Teachers are often put in a difficult position in today’s society, but I think the situation faced by their historical counterparts was often much worse. A governess brought into a home to teach girls and younger boys was expected to be everything but was treated as nothing.

To begin with, according to a servants’ guide published in 1826, any candidate for a governess position had to be “respectable and well-educated.”  That education was supposed to include the ability to  write a “graceful” letter, speak fluent French and have some familiarity with Italian. (The language, not the food.) She should play piano well enough to give lessons, and preferably play harp and guitar as well. She should be able to teach the elements of fashionable dance and “not be ignorant of” arithmetic. (It seems clear that dance was considered more important to the female education than math, however.)  “Of course” the governess was expected to be an expert in all types of needlework, and she should also know geography, popular sciences and literature. And she should be an expert in drawing, as well, because it was “so essential” for the young ladies to achieve proficiency in this skill in order to be considered “accomplished.”

The governess probably would not be attired quite as fashionably as this, but she would be training young ladies who would need to be prepared physically and mentally, to wear this sort of monstrosity

The governess probably would not be attired quite as fashionably as this, but she would be training young ladies who would need to be prepared, both physically and mentally, to wear this sort of monstrosity. Perhaps the recommendation for weight training is not so surprisingly after all…

Nevertheless, the expertise of the governess should be doled out in limited increments so as not to weary their pupils too much. (Modern teachers and students alike might appreciate the opportunity to take advantage of this advice. Alas, educational theory has changed) After a couple of morning sessions of instruction, the governess was supposed to supervise afternoon sessions of “exercise and amusement.”  One surprisingly modern bit of advice is that even if the weather was not suited to outdoor exercise, the governess should encourage “such amusements as induce exercise” including dancing and rope skipping (or jump rope, as we refer to it in this country) and the use of dumbbells.

I find these last two suggestions very remarkable. It’s not easy to jump rope in a long gown and satin slippers. And we don’t think of weight training as inducing the soft flacid feminine form depicted as desirable in the fashion magazines of the period. However, it is perhaps important to note that sleeves were starting to become quite large on ladies’ garments during this time, and they would soon grow to epic proportions. (Some critics called them “imbecile sleeves.”) Extensive weight training might have been necessary simply to enable women to move their arms.

Even more difficult than a governess mastering all these skills and skipping rope in a gown with beret sleeves, however, would be managing to have a life of her own. Governesses were trained to fit into polite society and yet they were not a member of that society. At all times, the governess was expected to display good manners and good temper and a genteel exterior. This makes sense, since she was supposed to be training the young ladies under her charge to exhibit these behaviors themselves. But this instruction in the servants’ guide is very telling: “the governess…ought to be able to conduct herself in such a manner, as never to render an apology necessary for her presence at family parties.”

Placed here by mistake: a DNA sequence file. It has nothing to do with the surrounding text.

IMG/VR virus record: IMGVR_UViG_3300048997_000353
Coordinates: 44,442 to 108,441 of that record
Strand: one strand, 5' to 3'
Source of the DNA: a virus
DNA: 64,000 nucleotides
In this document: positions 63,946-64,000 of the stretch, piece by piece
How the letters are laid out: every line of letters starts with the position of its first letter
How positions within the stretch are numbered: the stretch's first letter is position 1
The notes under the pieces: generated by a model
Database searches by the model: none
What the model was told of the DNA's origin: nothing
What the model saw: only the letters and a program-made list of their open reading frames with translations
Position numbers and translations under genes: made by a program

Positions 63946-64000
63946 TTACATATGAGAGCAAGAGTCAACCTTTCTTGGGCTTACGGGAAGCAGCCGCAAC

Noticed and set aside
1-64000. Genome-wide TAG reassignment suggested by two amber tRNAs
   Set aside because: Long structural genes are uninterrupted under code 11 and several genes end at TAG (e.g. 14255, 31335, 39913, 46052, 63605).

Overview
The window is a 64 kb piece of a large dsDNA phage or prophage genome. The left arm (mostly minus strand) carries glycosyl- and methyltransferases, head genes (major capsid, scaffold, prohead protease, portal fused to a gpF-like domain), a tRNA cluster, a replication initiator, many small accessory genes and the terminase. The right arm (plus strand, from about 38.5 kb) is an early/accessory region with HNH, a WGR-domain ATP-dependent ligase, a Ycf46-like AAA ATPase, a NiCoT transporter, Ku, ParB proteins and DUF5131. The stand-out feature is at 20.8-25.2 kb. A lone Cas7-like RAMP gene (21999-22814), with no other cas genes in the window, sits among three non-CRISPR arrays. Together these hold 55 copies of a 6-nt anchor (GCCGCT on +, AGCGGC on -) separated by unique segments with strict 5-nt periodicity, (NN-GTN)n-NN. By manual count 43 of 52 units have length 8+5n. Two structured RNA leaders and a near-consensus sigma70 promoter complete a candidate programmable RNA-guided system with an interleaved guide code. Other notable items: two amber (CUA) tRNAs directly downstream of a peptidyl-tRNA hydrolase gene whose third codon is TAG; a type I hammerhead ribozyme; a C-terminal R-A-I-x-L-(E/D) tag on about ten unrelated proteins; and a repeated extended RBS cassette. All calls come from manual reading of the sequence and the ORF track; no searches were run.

Ideally, all the family members at that party should also conduct themselves that way, too. But for the governess it’s spelled out as a duty. You are not one of us, the family says. Please don’t embarrass us. Even if we misbehave, you must not, because you are not as good as we are.

If a governess followed all the rules, according to the servants’ directory, she would be entitled “to live on a footing with a family, when there are no special parties.” In other words, she was good enough to be around the family when there were no witnesses present. And even then, was expected “not to intrude” on the domestic privacy of the family. Clearly, she was not good enough. And yet, at the same time, she told that “of course” she must not “make herself too familiar with the domestic servants.” So she was allowed to be with the family, but must not act like one of them. And she could be with the servants, but she must not become friends with them. She was destined for a lonely life.

It is no wonder that the governess was often featured as a sad figure in literature. Though her physical position was relatively comfortable, her emotional life had the the potential to be quite horrid. She was a damsel in need of rescue, either by a romantic hero (with money) or through the cleverness of her own devices.

I, for one, am glad I live in an age with a few more employement options for women.


The quotations in this article are from The Complete Servant: Being A Practical Guide To The Peculiar Duties And Business Of All Descriptions Of Servants published in 1826 by Samuel and Sarah Adams.